Nancy and I got an unexpected tour of Abu Dhabi when we were approached by someone asking if we needed a cab.  Upon arrival at our final destination, the Mafrac Hotel, we were advised that the ride to the hotel should of only been 50 Dirham, not 150 Dirham..  We arrived at about 1am, were able to grab a few hours sleep and obtain the supplied rental car and meet Doug and the horses at the quarantine barn, which was about 30 minutes away, just as they pulled up at about 1pm..

I was surprised at how tightly they squished the horses into the very nice enclosed van.  The horse were cross tied but could hardly even move their heads...  I am sure they were both glad to get out of the van and into a place with some more space...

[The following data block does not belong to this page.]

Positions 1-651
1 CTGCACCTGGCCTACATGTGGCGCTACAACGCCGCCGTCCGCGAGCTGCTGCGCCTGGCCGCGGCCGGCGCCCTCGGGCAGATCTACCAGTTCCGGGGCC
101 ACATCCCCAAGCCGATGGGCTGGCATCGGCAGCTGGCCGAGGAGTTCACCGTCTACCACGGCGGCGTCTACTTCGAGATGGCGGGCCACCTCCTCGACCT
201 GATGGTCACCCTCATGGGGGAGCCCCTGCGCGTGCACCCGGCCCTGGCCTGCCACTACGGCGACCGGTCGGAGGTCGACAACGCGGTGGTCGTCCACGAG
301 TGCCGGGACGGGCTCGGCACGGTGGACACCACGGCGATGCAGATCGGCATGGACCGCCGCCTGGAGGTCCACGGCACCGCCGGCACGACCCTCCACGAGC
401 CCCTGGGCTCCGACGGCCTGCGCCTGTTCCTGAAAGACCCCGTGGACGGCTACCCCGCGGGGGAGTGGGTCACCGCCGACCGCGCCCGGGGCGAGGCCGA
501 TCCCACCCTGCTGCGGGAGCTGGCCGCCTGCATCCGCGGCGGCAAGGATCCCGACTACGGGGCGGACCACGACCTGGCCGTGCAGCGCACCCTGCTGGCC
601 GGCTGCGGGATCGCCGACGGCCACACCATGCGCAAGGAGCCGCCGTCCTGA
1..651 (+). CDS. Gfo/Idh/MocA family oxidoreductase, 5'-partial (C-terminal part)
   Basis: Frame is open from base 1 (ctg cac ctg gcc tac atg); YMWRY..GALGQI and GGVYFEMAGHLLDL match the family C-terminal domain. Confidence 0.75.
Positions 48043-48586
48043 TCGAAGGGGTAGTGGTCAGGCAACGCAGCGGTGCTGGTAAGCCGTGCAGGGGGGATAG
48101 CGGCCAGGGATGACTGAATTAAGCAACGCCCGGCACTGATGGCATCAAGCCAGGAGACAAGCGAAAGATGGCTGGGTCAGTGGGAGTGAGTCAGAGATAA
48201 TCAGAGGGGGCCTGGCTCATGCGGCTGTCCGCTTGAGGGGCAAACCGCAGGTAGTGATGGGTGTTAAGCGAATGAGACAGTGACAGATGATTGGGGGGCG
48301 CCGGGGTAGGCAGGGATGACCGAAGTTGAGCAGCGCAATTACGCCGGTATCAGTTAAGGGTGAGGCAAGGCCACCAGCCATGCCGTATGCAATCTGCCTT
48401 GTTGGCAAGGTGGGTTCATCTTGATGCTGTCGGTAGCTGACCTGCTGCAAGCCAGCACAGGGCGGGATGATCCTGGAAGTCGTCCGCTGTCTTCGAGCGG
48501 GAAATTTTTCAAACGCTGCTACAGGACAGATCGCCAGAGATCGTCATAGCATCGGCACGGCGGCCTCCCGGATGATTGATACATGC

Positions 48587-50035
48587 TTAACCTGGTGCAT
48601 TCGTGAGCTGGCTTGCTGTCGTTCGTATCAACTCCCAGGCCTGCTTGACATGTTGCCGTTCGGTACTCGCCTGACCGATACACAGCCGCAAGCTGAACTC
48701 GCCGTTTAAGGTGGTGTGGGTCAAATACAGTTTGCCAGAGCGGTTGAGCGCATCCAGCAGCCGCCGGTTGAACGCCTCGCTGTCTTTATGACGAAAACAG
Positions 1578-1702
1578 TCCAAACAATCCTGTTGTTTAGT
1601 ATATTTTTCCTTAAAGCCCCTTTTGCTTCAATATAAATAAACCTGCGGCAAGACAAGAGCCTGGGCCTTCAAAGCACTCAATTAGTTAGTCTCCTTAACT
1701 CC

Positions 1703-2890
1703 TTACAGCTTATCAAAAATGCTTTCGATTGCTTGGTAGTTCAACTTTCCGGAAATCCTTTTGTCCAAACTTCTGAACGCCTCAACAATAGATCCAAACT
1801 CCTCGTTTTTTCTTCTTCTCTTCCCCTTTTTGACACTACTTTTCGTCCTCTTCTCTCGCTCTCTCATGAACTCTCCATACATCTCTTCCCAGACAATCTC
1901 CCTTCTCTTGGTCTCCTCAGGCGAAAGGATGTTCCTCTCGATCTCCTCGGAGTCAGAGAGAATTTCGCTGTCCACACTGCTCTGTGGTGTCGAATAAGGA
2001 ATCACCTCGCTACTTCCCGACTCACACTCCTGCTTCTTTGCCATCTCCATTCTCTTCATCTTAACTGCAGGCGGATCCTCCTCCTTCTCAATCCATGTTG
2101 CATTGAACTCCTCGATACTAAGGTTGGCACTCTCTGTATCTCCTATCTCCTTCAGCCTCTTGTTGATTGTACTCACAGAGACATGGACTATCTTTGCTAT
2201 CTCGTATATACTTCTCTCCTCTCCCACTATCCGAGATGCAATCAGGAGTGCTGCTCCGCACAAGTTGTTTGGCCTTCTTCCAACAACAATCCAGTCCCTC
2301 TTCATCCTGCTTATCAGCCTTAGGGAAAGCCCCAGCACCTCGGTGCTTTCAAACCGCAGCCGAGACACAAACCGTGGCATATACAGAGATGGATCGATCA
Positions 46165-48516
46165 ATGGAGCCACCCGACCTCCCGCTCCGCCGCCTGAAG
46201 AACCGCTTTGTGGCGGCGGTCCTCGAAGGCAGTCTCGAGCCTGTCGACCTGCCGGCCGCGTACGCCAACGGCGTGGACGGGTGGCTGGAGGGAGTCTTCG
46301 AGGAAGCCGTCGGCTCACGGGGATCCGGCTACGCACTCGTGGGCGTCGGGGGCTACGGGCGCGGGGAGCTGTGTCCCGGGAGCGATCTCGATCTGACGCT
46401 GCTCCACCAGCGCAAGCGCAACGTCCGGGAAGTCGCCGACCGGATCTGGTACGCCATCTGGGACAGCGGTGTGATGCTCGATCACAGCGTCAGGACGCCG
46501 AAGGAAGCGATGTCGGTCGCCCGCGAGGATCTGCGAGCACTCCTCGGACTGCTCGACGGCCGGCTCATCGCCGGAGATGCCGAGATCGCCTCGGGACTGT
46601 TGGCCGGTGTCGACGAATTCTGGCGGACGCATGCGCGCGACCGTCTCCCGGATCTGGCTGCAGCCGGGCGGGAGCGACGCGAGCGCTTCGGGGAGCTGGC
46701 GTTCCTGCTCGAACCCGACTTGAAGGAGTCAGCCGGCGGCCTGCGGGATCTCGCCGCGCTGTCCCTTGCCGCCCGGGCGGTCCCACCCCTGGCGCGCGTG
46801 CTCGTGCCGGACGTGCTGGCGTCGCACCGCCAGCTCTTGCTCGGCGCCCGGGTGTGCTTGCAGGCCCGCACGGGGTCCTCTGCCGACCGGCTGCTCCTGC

Fencing surrounds the quarantine barn.  You have to sign in and sign out, tempatures were taken both morning and night.


 This is the van that took the horses from the Airport to the quarantine barn, it is even air conditioned.


 This is the actual barn, I think there were about 10 stalls with running water for the two horses.


The sand mountain in the background is man made, one dump truck at a time.  The big cage is for ONE lonely eagle.  Not sure what the mountain is going to be used for.  Nancy got to go for a drive to the top.  Parachuters are using it to catch some major updrafts...


Restrooms and a small room for the Guards to rest.


This is the control tower at the Endurance Village.

http://maps.google.com/maps?daddr=24.16277102768221,54.71524560006221

Here is a link to a Google map  link to the Emirates Endurance Village.


Doctor Andrew getting the required blood samples from MONK.  Dr. Andrew is from Australia and has been working with endurance horses in Abu Dhabi for over 10 years.